Ballinamallard native Alistair McCrea has recently become a double world champion in bowls, a meteoric rise for the player who returned after quitting the game entirely for 13 years.

The moment of victory came on Sunday, March 20 in Belgium when England’s Short Mat Bowling (ESMBA) 2019 World Fours champions sealed the double when they also won the Short Mat Bowls Biennial World Championships.

Growing up in Ballinamallard, Alistair started playing bowls with Ballinamallard Methodist at the age of 11 and then went on to play with the club in Magheracross.

After moving to England at 18, he stopped playing bowls entirely. After a 13 year break, he returned to bowls in 2015, and along with his latest success, Alistair has experienced a number of other triumphs, including becoming an English Short Mat Bowling Association Open Triples Winner in 2018.

As his day job, Alistair is a partner at Ewbank’s Auctioneers near Woking and runs the highly successful Entertainment and Sporting Memorabilia department there, where sales totals runs to over £1.5 million a year. He usually spends his time celebrating other sporting greats and in July 2020 oversaw the £250,000-plus sale of the personal collection of former Manchester United captain Norman Whiteside.

His bowls team mates include Ben Pay, 31, a senior data analyst for OVO Energy who is the team ‘Skip’, Steve Buckett, 30, a Senior Engineer for Eaton Aerospace – both from near Portsmouth – and Mitchell Young, 26, a Performance Manager for the NHS, who lives near Brentwood in Essex.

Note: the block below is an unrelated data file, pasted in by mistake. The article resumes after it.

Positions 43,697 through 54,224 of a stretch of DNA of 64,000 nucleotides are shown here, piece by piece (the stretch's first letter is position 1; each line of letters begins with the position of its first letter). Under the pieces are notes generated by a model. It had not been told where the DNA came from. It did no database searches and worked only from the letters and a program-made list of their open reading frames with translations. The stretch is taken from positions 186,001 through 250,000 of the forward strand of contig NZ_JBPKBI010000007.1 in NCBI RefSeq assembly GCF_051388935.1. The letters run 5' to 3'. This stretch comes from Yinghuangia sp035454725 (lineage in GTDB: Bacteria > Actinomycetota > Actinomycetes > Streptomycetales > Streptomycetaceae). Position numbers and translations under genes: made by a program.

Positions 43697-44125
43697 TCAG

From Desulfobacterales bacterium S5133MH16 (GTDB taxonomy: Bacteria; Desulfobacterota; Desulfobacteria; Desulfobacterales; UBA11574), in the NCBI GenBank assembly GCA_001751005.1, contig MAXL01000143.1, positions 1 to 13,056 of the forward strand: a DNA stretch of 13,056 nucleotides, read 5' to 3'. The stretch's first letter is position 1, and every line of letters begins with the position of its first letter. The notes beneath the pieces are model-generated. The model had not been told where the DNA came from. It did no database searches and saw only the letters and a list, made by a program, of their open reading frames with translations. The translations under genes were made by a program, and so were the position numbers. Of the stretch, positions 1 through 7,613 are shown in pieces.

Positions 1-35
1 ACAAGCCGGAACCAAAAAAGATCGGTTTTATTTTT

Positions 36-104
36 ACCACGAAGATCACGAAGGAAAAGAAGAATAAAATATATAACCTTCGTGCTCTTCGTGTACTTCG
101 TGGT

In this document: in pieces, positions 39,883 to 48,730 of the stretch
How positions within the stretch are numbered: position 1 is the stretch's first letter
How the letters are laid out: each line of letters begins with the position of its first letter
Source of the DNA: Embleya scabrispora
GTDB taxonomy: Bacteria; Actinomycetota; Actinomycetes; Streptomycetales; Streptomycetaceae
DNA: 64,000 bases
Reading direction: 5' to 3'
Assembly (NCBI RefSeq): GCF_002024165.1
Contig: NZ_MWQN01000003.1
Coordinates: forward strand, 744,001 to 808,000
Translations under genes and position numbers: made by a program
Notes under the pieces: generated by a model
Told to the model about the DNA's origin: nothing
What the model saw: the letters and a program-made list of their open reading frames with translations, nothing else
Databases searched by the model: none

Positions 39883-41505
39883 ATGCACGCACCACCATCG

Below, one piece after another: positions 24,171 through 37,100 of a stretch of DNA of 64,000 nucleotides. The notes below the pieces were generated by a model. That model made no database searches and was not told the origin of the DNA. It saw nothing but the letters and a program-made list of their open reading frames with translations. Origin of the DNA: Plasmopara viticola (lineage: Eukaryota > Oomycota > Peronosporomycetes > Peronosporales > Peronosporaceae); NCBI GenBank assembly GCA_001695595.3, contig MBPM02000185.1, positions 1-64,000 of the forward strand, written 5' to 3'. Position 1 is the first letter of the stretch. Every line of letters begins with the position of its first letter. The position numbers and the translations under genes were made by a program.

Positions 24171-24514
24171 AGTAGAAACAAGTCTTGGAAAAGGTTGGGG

“Coronavirus put paid to the championships two years ago, so although it is now 2022, this was the 2020 World Championships,” explained Alastair.

“We still had fewer countries than normal because of Covid, but all of the main contenders were there.”

Two England teams made it to the World Championship finals and to get there they first had to qualify via the ESMBA Open Fours competition. That had an entry of 64 teams, with Alastair and his team mates lifting the laurels.

Four finalists for the World Championship emerged after two days of play in which the team lost to Wales but beat the Netherlands, Belgium, Norway and Sweden.

Both England teams made it through alongside Wales and Ireland, but in the final it was Alastair’s team who dominated, first triumphing over their fellow English team, before beating Ireland 10-3.

“It was an absolute pleasure to skip a group of friends to a world championship title,” said Ben.

“I thank each one of them for their efforts and it still feels very surreal at this moment.”

Now the team are hoping that their outstanding achievement will help raise the profile of the sport further.

“In England we have about 25,000 registered players, but many more who are unregistered,” says Alastair.

“Across the world there are around 20 registered associations, so it is a widely popular sport, but one that has simply not caught the media’s eye until now.

“Bowls is now attracting a lot of young people.”

He also thinks that as it’s a sport that requires skill and control rather than supreme fitness or strength, it should appeal to a far wider cross section of the population than many other sports.

“It’s also a sport a lot of young people now play. I started when I was 11 and started winning from the age of 15. I stopped when I moved to England from Northern Ireland at the age of 18 and didn’t lift a bowl again until I was 30.”

Within four years of restarting he was an Open Triples Winner, within five a world champion, and he helped his team mates lift the double World Championship just two years later, the day before his 37th birthday.

“As far as we are aware, we are the first people from Surrey or Hampshire to win a world title in this sport,” said Alastair.